Beware of buying 'flood' cars

July 18, 2008
Back to TopCommentsE-mailPrintBookmark and Share
More than a month has passed since the June 7 floods inundated much of southern Indiana, plenty of time for unsuspecting consumers to buy once-soggy vehicles.

The flooding was a drop in the bucket compared to what hit New Orleans and other Gulf Coast areas after Hurricane Katrina. That disaster resulted in damage to more than a half-million vehicles.

Still, the Indiana Bureau of Motor Vehicles says that since June 1, 747 vehicles have been retitled as â??damaged.â?? That designation includes flooding, and it likely is behind virtually all of the title changes.

But people who unscrupulously sell â??floodâ?? cars won't tip you off by changing the title.

The Indiana Attorney Generalâ??s Office hasnâ??t received complaints, but nevertheless cautions consumers to be on the look out not only for Indiana cars but also for cars that might be moving among other Midwestern states hit by summer deluges.

Just how many of flood cars have been sold without the buyersâ?? knowledge is unknown.

Scott Reiners, a salesman at JD Byrider Auto Sales in Columbus â?? likely the hardest-hit city â?? wonâ??t point fingers. But he adds, â??My concern would be that these people thoroughly look at the vehicles from small, independent lots. The public needs to be aware that those practices may have been occurring, and that they really need to be concerned about the vehicle theyâ??re buying.â??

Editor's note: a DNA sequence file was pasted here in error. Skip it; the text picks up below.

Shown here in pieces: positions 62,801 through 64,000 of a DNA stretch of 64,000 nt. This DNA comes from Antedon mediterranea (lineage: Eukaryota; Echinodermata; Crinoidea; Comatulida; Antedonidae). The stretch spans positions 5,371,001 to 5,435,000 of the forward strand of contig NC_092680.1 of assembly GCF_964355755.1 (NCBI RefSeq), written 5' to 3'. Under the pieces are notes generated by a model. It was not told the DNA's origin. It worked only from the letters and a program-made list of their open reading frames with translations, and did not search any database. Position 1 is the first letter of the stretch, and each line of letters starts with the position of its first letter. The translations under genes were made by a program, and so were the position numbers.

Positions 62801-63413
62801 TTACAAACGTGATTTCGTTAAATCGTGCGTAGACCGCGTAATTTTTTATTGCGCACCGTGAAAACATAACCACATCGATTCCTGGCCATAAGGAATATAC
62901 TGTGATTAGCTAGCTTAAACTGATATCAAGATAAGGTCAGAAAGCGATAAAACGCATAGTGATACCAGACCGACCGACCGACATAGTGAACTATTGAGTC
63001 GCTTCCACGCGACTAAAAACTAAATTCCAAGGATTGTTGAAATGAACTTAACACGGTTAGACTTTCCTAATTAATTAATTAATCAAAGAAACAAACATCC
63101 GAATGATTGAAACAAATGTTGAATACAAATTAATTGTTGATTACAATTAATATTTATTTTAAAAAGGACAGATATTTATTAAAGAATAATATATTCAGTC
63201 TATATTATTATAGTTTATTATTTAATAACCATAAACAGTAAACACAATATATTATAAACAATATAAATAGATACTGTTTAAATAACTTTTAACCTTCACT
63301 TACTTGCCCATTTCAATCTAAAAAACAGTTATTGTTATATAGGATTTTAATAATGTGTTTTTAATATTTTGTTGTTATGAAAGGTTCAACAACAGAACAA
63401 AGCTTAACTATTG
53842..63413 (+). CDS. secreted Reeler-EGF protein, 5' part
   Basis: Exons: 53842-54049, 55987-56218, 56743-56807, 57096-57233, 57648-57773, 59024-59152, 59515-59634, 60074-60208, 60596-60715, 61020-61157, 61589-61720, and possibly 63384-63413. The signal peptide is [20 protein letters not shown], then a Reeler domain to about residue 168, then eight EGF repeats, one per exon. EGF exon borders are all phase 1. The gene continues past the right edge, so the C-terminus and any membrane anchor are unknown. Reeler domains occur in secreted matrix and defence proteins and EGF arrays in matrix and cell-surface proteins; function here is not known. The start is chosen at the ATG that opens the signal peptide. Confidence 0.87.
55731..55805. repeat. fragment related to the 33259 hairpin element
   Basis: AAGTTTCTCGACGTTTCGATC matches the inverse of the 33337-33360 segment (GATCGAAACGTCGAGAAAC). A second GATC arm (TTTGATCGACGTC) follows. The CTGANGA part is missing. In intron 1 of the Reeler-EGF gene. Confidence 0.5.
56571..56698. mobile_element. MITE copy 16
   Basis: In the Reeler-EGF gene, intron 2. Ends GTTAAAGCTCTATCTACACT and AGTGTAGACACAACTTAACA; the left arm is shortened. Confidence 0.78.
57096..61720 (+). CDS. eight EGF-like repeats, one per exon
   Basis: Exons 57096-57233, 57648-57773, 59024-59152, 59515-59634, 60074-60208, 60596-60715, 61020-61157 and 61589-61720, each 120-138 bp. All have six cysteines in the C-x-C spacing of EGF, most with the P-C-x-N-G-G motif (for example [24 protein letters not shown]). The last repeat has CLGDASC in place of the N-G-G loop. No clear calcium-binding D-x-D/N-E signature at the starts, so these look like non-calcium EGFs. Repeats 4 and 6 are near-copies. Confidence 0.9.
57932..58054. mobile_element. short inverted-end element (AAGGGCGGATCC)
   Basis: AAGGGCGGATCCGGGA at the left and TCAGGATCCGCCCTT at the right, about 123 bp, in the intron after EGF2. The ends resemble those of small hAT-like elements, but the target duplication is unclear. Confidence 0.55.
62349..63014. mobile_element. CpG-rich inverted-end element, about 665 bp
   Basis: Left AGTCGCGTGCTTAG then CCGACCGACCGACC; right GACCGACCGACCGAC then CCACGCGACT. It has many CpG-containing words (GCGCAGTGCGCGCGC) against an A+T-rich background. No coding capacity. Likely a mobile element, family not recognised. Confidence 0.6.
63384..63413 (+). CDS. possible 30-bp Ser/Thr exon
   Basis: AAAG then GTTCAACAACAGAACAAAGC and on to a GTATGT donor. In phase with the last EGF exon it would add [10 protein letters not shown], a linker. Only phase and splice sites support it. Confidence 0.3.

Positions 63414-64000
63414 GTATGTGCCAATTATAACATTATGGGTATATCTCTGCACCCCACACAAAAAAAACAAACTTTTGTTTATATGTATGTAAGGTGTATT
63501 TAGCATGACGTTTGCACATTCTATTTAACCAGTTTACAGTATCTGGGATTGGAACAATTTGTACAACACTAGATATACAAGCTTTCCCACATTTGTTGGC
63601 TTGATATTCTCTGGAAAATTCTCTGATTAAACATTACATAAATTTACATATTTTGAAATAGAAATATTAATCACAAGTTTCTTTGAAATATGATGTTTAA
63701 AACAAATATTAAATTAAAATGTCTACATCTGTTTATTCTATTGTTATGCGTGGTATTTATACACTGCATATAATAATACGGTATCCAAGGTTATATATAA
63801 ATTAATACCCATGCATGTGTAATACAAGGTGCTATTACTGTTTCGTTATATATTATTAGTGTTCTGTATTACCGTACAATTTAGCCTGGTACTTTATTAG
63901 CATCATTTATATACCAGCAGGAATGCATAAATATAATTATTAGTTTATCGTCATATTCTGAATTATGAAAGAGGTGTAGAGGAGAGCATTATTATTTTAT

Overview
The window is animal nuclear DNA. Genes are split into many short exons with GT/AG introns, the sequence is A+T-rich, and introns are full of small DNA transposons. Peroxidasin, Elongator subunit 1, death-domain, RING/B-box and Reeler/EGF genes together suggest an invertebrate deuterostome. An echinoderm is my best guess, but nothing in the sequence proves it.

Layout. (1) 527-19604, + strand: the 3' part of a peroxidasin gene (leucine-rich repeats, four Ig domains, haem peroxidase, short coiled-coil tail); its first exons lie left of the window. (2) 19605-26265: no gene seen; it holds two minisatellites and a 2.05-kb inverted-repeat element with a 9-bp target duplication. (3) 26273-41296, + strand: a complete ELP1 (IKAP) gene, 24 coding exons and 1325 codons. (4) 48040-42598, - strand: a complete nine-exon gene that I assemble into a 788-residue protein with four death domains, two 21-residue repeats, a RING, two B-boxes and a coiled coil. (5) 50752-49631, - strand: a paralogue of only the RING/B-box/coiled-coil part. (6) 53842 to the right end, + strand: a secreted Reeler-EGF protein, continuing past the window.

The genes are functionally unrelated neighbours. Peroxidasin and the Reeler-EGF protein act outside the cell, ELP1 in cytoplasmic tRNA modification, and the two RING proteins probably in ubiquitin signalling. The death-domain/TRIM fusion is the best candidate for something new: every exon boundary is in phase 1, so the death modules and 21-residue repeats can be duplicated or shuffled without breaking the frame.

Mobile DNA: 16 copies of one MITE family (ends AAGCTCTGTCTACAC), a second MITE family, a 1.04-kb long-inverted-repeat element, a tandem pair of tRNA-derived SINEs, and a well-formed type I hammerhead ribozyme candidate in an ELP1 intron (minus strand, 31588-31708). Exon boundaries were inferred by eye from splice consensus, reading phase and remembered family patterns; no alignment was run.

Look for signs of mud in the spare tire area, and inside tail lights and headlights, Reiners advises. Itâ??s almost impossible to thorough clean a flood car.

Have you heard of recent problems with flood cars?
ADVERTISEMENT
  • Does anyone know. Are dealerships, who are carrying a Branded Name (Chrysler, GM, Buick, etc) as a partner of one of thosec ompanies, what are they required to do with cars that are flooded? I'm sure an independent lot would just try to clean it and resell, but aren't these dealerships supposed to trash them and get brand new ones

Post a comment to this blog

COMMENTS POLICY
We reserve the right to remove any post that we feel is obscene, profane, vulgar, racist, sexually explicit, abusive, or hateful.
 
You are legally responsible for what you post and your anonymity is not guaranteed.
 
Posts that insult, defame, threaten, harass or abuse other readers or people mentioned in IBJ editorial content are also subject to removal. Please respect the privacy of individuals and refrain from posting personal information.
 
No solicitations, spamming or advertisements are allowed. Readers may post links to other informational websites that are relevant to the topic at hand, but please do not link to objectionable material.
 
We may remove messages that are unrelated to the topic, encourage illegal activity, use all capital letters or are unreadable.
 

Messages that are flagged by readers as objectionable will be reviewed and may or may not be removed. Please do not flag a post simply because you disagree with it.

Sponsored by
ADVERTISEMENT
ADVERTISEMENT